Congress Has NDAA on End-of-Year To-Do List

House, Senate Versions Advanced in July
Commercial truck inspection
A commercial truck driver closes his trailer after being inspected at Vandenberg Space Force Base, Calif. (Airman 1st Class Rocio Romo/U.S. Space Force)

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Finalizing a comprehensive Pentagon policy bill is among the legislative items on Congress’ radar before adjourning for the year.

With federal lawmakers back in Washington after the Thanksgiving recess, renewed attention is being paid to the annual National Defense Authorization Act.

Congressional leaders are negotiating a final version of the defense measure, versions of which advanced in the House and Senate over the summer.

Senate Majority Leader Chuck Schumer (D-N.Y.) called on colleagues to focus on the legislation, which includes transportation, climate and energy provisions for fiscal 2024. The must-pass bill is traditionally cleared for enactment every year.

“We will complete our work on the bipartisan National Defense Authorization Act,” Schumer said Nov. 26.

Sen. Chuck Schumer


“I thank [Senate] Armed Services Committee Chairman Jack Reed (D-R.I.) and the members of the committee for their leadership and hard work,” the Democratic leader continued. “While a number of outstanding issues remain, once a final agreement has been reached, I will work with Speaker [Mike] Johnson, Leader [Mitch] McConnell, and Leader [Hakeem] Jeffries to pass the NDAA before the end of the year.”

On the House side, Armed Services Committee Chairman Mike Rogers (R-Ala.) also has repeatedly urged fellow policymakers to finalize the NDAA.

Rep. Mike Rogers


“For the first time in two years, we have the opportunity to return to regular order and hold a [negotiating] conference to work out the differences between the House and Senate bills,” the chairman said this month. “It’s vital that Congress come together to enact an NDAA that will build the ready, capable and lethal fighting force we need to defend our nation. The House is ready to get to work — I urge the Senate to join us.”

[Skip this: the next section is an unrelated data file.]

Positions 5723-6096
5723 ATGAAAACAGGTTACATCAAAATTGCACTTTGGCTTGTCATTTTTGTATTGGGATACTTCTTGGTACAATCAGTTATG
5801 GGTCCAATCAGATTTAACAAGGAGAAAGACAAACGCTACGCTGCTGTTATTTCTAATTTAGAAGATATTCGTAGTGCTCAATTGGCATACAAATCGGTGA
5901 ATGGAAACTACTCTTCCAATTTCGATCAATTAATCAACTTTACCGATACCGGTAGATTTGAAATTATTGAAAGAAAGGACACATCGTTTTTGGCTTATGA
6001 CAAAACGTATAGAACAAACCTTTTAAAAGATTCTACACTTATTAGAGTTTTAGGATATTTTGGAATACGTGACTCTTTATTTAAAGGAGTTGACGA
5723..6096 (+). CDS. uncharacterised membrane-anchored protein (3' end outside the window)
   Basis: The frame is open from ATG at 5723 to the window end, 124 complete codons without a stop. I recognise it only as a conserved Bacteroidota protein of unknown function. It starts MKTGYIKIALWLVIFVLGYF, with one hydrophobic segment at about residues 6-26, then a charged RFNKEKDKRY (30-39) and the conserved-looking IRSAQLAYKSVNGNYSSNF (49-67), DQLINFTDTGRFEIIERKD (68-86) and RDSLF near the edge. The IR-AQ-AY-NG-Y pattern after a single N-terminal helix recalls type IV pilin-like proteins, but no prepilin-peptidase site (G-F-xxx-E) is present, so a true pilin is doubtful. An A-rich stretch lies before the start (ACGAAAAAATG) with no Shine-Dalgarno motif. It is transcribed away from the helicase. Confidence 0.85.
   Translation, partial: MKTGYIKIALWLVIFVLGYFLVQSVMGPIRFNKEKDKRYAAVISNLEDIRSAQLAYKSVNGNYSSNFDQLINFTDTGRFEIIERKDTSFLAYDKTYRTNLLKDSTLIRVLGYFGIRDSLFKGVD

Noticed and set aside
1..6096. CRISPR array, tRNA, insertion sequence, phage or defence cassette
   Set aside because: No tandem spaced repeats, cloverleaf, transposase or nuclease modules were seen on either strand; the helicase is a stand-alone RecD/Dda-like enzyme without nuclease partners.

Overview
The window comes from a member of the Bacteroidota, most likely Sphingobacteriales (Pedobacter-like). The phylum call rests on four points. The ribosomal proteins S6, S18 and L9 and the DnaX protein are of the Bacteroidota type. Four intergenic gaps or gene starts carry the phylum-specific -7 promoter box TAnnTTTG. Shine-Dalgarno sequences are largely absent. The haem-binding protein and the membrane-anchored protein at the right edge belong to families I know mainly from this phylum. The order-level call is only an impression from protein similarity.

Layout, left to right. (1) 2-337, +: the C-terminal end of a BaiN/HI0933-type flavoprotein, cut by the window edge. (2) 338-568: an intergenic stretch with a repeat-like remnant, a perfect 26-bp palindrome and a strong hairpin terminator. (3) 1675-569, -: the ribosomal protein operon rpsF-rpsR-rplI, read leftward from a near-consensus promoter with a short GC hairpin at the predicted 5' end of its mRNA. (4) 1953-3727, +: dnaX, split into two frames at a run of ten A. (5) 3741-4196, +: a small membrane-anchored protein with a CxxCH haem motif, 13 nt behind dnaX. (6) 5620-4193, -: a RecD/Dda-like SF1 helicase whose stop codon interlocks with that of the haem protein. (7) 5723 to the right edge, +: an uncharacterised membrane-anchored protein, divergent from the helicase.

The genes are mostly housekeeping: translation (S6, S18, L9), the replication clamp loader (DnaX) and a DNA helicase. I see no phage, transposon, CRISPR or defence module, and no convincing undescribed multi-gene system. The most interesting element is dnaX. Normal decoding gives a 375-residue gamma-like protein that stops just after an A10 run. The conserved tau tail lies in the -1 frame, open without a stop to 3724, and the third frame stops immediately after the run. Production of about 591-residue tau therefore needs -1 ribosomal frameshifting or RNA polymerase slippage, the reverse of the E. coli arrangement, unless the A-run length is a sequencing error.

Specific to trucking industry priorities, the House and Senate legislative versions include a provision that would mandate the Department of Defense to greenlight certain standards for accessing military installations. In a report that accompanied the Senate bill, the Armed Services committee explained the trucking provision: “The committee notes that there is no universal access standard across the services, which can lead to project delays for military construction projects, facilities repairs and household good moves.”

On July 27, the fiscal 2024 defense bill passed in the Senate by a 86-11 vote. The House approved its version 219-210 on July 14.

American Trucking Associations, ATA’s Moving and Storage Conference, ATA’s Government Freight Conference and the HomeSafe Alliance endorse congressional policymakers’ focus on matters concerning access to military installations and bases.

According to ATA: “Truck drivers, motor carriers and movers are [Department of Defense] partners. They are generally vetted by the federal government, and many have security clearances or similar credentials. Stakeholders have no interest in bypassing security protocols, but arbitrary or unknown base-access requirements that vary between installations needlessly delay truck drivers for hours — or longer.”

Ryan Bowley


In September, representatives from ATA’s Moving and Storage Conference advocated for passage of the NDAA during meetings on Capitol Hill.

“Moving and storage companies are an integral part of our economy and provide an essential service to itinerant Americans in every phase of life,” Ryan Bowley, Moving and Storage Conference executive director, said soon after the meetings. “Through ‘Call on Washington,’ [Moving and Storage Conference] members have an exclusive opportunity to meet directly with members of Congress, key congressional staff and federal regulators to speak about pressing issues facing the industry, express their views and, ultimately, shape policies.”

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